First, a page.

US Consumer sentiment dampens in early-February; K-shaped recovery on sight

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US Consumer sentiment dampens in early-February; K-shaped recovery on sight

Despite a rollout of pandemic vaccine alongside optimisms over another round of trillion-dollar stimulus bill as early as by mid-March, US consumer sentiment fell surprisingly over the first half of February as pessimism sustains among households having had an annual income below $75,000.

In factuality, latest holocaust in consumer sentiment revealed by a survey report from the University of Michigan earlier on Friday came against the backdrop of a revival in US economy with factory activities and housing markets anchoring the momentum, however, there had still been stagnations in US labour market, but layoffs declined sharply over the recent past.

However, following release of University of Michigan’s survey data on US consumer sentiment, several analysts were quoted saying that the dip in sentiment had illustrated a K-shaped economic recovery where well-paid workers usually perform well, but lower-paid households having annual earnings below $75,000 might lose out.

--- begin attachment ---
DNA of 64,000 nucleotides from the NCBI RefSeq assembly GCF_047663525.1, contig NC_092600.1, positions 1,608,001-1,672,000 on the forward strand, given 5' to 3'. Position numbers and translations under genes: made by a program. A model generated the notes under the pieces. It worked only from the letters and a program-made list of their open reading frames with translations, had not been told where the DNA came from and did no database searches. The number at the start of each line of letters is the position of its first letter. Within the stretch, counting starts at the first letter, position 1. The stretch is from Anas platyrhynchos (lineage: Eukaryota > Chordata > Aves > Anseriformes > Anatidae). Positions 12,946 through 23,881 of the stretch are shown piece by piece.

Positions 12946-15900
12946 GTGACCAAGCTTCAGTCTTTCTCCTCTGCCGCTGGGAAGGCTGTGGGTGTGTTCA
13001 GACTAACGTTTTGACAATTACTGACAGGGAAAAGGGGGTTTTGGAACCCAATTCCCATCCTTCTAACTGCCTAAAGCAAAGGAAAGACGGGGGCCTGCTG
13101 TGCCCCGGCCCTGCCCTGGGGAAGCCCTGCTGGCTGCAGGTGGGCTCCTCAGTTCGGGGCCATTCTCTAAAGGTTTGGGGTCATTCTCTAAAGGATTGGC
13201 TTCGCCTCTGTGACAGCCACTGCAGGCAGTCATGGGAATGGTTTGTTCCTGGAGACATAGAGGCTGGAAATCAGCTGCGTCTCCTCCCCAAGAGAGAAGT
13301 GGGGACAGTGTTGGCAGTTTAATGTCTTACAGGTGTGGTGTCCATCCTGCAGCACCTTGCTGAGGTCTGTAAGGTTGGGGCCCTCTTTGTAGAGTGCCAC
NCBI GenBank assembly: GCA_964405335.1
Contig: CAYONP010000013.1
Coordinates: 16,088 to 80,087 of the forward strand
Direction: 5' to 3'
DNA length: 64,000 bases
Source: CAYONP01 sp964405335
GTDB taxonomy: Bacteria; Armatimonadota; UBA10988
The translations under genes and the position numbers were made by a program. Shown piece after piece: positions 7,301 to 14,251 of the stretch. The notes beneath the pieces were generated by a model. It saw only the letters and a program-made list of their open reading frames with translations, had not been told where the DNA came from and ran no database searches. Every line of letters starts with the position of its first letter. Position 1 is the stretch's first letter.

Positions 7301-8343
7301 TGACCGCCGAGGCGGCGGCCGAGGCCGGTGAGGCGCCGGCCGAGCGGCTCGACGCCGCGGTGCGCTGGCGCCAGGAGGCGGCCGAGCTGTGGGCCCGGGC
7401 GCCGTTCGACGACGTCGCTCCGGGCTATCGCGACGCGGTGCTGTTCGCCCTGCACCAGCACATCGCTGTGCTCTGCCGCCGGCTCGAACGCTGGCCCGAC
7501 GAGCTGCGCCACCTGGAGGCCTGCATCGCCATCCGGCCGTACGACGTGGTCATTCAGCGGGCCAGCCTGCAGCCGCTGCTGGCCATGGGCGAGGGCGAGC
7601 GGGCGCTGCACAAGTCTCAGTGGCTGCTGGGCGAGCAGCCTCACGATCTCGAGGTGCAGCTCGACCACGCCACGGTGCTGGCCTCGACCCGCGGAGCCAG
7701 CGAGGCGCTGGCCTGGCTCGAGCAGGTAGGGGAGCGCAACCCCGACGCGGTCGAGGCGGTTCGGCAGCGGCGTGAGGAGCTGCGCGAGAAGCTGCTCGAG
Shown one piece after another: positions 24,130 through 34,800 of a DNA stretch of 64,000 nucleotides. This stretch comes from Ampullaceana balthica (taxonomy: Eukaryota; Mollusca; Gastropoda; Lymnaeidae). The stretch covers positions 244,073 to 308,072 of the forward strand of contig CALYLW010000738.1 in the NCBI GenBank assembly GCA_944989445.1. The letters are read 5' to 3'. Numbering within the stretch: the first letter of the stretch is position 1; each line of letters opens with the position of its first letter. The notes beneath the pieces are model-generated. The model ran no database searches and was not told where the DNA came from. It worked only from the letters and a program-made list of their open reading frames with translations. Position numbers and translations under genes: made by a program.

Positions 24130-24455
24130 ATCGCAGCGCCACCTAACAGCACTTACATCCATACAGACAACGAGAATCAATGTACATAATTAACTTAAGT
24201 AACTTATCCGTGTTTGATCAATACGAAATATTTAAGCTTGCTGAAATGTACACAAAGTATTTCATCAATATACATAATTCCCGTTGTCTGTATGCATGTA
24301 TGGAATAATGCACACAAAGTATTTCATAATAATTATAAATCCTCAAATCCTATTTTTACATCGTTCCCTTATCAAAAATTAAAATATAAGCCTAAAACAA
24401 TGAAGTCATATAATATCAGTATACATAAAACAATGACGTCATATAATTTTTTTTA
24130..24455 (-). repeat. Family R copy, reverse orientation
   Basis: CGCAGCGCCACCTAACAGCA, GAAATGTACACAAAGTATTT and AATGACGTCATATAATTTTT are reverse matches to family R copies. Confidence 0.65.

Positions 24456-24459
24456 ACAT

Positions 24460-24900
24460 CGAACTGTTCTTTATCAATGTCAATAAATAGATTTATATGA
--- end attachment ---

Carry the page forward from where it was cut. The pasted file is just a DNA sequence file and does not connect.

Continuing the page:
US Consumer Sentiment dips unexpectedly in early-February

In tandem, according to University of Michigan’s survey data, its reading for US consumer sentiment index ebbed off to 76.2 during the first half of February, largely hoisted down by the households with annual incomes below $75,000, while the figure was down from a January reading of 79.0.

Nonetheless, an analysts’ poll had forecasted a reading of 80.8. Aside from that, latest US Consumer Sentiment data from the University of Michigan that flabbergasted many economists and analysts, came forth weeks after the US Senate had passed an approximated $892 billion in pandemic stimulus bill, while the US President Joe Biden has been pushing forth towards a $1.9 trillion pandemic stimulus bill as early as by mid-March.

Meanwhile, addressing to a “K-shaped recovery” theory where better-earners perform well, leaving behind a large chuck of low-income households, a chief economic advisor at Brean Capital in New York, John Ryding said, “The decline in confidence is a bit of a surprise since it was driven by the outlook.

It appears ... (to) be another page in the tale of two economies or K-shaped recovery theme.